Vernamfield an economic game-changer, says Derby

BY BALFORD HENRY
Senior staff reporter
balfordh@jamaicaobserver.com

Sunday, November 18, 2018

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The US$2.5-billion Vernamfield development project in Clarendon has been described as a game-changer that will benefit the Jamaican economy in terms of jobs and increased trading possibilities.

In fact, according to Project Manager Colonel Oscar Derby, the long-delayed venture to develop the World War II airbase into the Aerotropolis Vernamfield project, could eventually produce close to a staggering one million job opportunities.

Derby was speaking at last Thursday night's weekly meeting of the North St Andrew Kiwanis Club at Police Officers' Club in St Andrew.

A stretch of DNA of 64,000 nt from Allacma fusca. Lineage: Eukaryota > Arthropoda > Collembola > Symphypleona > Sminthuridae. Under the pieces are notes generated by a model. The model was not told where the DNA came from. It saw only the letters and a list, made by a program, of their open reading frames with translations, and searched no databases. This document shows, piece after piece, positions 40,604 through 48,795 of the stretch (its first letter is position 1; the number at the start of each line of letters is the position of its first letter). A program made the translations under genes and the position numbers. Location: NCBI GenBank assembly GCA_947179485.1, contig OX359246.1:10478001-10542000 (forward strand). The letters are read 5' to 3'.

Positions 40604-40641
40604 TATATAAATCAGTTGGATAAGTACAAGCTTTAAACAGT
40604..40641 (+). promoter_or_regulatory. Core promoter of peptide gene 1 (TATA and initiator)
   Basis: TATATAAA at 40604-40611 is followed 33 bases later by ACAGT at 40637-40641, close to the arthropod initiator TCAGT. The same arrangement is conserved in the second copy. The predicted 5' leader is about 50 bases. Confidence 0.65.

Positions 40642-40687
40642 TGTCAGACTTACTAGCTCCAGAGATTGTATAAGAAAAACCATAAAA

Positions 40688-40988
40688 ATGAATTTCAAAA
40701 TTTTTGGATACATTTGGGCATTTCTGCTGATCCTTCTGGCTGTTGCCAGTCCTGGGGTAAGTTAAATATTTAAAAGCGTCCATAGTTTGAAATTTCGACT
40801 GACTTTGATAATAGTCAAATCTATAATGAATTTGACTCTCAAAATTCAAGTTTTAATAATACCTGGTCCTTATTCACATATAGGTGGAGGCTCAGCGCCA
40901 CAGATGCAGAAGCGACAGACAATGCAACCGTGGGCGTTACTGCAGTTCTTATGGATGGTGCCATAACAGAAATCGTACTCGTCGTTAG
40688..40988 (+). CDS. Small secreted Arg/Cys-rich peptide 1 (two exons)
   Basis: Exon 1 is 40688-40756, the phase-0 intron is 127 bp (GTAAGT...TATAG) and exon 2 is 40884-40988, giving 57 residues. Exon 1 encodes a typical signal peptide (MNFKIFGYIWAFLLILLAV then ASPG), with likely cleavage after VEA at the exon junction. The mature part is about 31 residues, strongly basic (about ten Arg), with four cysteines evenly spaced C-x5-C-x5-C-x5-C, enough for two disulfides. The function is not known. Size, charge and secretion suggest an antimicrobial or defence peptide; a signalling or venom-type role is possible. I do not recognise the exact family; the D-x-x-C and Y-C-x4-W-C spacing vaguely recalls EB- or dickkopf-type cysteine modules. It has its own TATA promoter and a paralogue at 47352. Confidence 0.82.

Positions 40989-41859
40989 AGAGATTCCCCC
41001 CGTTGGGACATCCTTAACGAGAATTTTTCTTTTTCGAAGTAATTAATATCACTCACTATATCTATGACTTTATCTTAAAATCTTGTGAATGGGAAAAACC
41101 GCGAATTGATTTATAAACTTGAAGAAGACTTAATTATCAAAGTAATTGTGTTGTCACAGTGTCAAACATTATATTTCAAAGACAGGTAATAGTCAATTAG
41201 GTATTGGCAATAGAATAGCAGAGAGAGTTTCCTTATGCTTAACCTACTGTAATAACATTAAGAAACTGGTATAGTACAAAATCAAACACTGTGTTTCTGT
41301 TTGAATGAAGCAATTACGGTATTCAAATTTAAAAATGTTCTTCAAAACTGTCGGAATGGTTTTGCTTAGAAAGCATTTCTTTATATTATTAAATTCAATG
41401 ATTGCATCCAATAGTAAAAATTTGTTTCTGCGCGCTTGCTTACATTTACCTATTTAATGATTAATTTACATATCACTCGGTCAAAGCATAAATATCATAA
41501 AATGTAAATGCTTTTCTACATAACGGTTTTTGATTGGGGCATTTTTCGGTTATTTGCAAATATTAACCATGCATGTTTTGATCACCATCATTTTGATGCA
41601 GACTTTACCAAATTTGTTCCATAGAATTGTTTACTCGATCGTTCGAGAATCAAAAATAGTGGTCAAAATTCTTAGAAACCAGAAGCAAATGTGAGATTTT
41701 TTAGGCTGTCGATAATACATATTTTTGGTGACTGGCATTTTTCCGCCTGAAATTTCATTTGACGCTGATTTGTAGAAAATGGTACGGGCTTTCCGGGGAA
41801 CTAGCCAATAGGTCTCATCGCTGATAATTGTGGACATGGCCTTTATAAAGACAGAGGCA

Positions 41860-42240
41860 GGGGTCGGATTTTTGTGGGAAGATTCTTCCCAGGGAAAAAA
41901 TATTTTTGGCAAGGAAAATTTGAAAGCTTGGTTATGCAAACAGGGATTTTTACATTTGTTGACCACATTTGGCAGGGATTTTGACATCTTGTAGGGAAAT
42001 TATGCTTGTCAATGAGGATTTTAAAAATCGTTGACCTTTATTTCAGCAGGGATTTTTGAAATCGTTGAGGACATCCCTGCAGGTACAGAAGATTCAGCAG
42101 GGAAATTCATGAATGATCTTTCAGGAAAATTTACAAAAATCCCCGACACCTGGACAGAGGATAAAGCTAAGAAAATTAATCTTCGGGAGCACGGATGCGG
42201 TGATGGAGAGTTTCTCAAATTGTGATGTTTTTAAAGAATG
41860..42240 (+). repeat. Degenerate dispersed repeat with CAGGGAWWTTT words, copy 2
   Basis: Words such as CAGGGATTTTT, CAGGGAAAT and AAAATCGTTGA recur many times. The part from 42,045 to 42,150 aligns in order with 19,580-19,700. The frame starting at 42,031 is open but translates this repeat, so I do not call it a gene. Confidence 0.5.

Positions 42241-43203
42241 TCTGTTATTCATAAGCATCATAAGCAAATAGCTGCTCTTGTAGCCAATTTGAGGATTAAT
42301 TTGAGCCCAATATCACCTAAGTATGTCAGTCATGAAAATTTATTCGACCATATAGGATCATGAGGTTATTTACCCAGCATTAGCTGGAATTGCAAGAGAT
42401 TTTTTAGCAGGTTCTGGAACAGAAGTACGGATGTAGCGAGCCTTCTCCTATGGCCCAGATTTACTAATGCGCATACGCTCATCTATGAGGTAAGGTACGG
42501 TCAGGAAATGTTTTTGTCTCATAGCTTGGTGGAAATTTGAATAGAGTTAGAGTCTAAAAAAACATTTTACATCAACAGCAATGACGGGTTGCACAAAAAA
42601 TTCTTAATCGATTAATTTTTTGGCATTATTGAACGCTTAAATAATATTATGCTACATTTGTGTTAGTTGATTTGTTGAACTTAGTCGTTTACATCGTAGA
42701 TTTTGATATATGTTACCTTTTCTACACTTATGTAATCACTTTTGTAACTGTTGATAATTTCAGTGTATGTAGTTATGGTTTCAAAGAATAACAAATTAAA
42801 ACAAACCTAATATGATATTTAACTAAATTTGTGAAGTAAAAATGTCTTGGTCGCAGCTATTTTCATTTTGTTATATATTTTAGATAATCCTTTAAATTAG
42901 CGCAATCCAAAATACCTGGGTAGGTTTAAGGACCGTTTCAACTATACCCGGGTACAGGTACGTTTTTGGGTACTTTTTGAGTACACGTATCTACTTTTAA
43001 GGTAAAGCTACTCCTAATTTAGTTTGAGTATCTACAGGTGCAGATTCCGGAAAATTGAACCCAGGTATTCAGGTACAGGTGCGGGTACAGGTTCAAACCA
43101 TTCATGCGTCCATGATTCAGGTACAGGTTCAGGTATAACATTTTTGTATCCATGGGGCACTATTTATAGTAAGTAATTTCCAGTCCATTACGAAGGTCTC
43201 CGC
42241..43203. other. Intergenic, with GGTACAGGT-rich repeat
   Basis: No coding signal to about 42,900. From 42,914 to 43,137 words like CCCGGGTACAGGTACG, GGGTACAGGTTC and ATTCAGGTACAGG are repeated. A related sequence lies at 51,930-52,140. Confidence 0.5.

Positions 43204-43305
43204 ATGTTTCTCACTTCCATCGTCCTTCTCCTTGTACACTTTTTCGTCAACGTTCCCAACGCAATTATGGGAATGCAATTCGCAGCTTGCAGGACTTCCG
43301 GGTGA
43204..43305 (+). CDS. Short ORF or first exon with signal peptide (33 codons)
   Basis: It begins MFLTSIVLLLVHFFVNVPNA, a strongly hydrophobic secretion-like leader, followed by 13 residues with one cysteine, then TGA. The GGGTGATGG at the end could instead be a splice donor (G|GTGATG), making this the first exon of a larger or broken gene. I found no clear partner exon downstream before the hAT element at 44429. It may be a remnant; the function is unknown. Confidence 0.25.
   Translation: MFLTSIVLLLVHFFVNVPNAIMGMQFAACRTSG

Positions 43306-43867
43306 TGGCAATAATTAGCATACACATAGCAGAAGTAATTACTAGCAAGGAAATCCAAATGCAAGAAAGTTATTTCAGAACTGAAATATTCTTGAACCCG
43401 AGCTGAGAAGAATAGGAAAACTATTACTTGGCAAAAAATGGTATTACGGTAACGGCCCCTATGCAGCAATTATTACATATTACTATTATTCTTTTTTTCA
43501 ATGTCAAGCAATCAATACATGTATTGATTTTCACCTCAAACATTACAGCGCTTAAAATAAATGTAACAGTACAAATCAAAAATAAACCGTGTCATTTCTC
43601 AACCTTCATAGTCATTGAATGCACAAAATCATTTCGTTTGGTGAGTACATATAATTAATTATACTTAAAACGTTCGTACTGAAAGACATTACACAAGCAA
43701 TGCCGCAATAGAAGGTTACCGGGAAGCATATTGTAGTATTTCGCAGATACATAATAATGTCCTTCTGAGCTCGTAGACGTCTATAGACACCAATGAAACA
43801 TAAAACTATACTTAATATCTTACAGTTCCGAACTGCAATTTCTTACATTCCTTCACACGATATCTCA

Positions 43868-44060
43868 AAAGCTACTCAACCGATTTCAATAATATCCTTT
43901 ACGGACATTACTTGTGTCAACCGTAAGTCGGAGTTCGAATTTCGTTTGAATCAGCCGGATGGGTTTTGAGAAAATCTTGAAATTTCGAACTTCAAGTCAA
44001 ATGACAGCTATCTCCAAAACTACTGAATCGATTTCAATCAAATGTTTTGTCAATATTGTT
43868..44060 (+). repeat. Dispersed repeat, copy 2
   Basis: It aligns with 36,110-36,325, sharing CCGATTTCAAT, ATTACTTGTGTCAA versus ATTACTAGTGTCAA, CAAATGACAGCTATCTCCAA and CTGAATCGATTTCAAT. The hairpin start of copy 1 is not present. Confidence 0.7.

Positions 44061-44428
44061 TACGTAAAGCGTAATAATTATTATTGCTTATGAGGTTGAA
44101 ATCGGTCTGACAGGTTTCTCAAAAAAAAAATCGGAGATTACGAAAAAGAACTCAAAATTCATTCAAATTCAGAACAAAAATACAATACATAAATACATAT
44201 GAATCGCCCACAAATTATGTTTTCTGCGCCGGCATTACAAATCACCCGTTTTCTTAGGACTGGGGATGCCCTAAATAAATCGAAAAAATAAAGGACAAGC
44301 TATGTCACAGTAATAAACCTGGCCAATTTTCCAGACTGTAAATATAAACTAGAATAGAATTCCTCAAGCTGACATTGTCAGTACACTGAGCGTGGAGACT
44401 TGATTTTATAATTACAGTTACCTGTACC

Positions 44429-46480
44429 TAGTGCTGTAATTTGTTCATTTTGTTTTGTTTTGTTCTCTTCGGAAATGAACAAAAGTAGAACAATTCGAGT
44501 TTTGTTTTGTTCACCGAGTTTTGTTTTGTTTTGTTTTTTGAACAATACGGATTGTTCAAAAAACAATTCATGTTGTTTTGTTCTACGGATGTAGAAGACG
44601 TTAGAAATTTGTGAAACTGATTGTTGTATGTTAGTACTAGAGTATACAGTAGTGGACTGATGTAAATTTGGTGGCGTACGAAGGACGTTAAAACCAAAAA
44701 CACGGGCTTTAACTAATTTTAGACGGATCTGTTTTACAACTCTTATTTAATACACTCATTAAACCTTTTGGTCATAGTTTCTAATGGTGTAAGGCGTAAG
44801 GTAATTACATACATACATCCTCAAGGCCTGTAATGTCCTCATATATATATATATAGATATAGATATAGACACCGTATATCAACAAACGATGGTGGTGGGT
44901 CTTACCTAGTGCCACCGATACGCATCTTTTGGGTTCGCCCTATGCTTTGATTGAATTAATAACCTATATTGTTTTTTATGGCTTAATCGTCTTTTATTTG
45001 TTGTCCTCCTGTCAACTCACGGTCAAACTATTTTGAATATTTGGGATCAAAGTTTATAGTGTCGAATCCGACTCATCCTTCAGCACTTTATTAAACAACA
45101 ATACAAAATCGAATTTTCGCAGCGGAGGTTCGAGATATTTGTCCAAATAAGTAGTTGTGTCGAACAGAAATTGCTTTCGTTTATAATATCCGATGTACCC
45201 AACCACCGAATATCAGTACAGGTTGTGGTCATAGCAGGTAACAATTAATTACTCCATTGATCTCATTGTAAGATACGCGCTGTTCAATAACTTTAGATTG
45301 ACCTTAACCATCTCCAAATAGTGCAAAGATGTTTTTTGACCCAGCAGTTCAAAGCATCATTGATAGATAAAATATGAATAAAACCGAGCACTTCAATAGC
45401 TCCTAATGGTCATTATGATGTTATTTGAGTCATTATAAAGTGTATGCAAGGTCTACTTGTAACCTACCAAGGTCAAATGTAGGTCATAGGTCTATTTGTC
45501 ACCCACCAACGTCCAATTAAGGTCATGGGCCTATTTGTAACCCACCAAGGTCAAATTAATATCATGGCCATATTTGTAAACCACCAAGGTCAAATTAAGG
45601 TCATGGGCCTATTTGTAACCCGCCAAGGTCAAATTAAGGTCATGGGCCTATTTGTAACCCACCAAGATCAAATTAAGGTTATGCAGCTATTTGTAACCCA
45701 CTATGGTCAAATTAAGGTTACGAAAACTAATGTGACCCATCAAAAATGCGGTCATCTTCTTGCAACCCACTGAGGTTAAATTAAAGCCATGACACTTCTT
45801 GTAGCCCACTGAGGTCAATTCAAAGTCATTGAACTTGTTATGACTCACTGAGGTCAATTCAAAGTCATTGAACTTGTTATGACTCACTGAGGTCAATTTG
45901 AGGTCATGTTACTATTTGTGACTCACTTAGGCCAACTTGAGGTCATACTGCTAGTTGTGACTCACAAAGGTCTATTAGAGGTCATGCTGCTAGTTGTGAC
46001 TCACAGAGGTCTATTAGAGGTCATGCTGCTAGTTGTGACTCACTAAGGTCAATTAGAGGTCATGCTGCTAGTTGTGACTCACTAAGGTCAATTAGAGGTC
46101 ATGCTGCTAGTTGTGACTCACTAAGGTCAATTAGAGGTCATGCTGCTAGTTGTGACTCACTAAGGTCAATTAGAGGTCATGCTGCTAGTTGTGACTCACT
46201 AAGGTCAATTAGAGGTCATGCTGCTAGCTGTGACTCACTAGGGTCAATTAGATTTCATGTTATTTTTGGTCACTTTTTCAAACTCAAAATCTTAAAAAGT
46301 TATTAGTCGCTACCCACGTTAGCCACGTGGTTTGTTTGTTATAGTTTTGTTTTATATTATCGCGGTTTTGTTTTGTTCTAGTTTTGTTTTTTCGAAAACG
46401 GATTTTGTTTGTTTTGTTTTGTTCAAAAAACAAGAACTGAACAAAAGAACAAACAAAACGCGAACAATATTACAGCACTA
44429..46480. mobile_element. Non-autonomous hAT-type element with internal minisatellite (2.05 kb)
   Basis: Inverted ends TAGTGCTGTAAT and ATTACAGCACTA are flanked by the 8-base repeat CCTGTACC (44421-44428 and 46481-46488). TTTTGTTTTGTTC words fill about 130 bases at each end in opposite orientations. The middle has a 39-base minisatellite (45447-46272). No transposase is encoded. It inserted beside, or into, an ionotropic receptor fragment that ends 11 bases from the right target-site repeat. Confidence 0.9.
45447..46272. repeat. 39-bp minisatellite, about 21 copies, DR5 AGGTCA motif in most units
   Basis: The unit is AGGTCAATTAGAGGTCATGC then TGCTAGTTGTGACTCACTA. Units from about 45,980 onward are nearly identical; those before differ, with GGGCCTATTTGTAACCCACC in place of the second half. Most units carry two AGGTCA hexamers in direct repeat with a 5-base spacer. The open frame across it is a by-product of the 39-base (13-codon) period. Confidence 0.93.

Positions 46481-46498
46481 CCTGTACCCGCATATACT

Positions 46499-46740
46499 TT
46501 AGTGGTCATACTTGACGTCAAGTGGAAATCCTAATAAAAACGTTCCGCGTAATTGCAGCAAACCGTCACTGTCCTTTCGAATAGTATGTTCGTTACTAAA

He said that between Chinese firm JISCO's Gansu special economic zone and industrial park in Nain, St Elizabeth, where ground is scheduled to be broken in December, the Caymanas and other Special Economic Zones (SEZs), the logistic hub areas and the Aerotropolis, could produce employment for 147,400 Jamaicans, with each of those jobs, by way of indirect and induced multipliers, expected to create a further 737,000 job opportunities.

“So this is, basically, as described by one executive from one of our leading banks, a game-changer for Jamaica,” Derby said.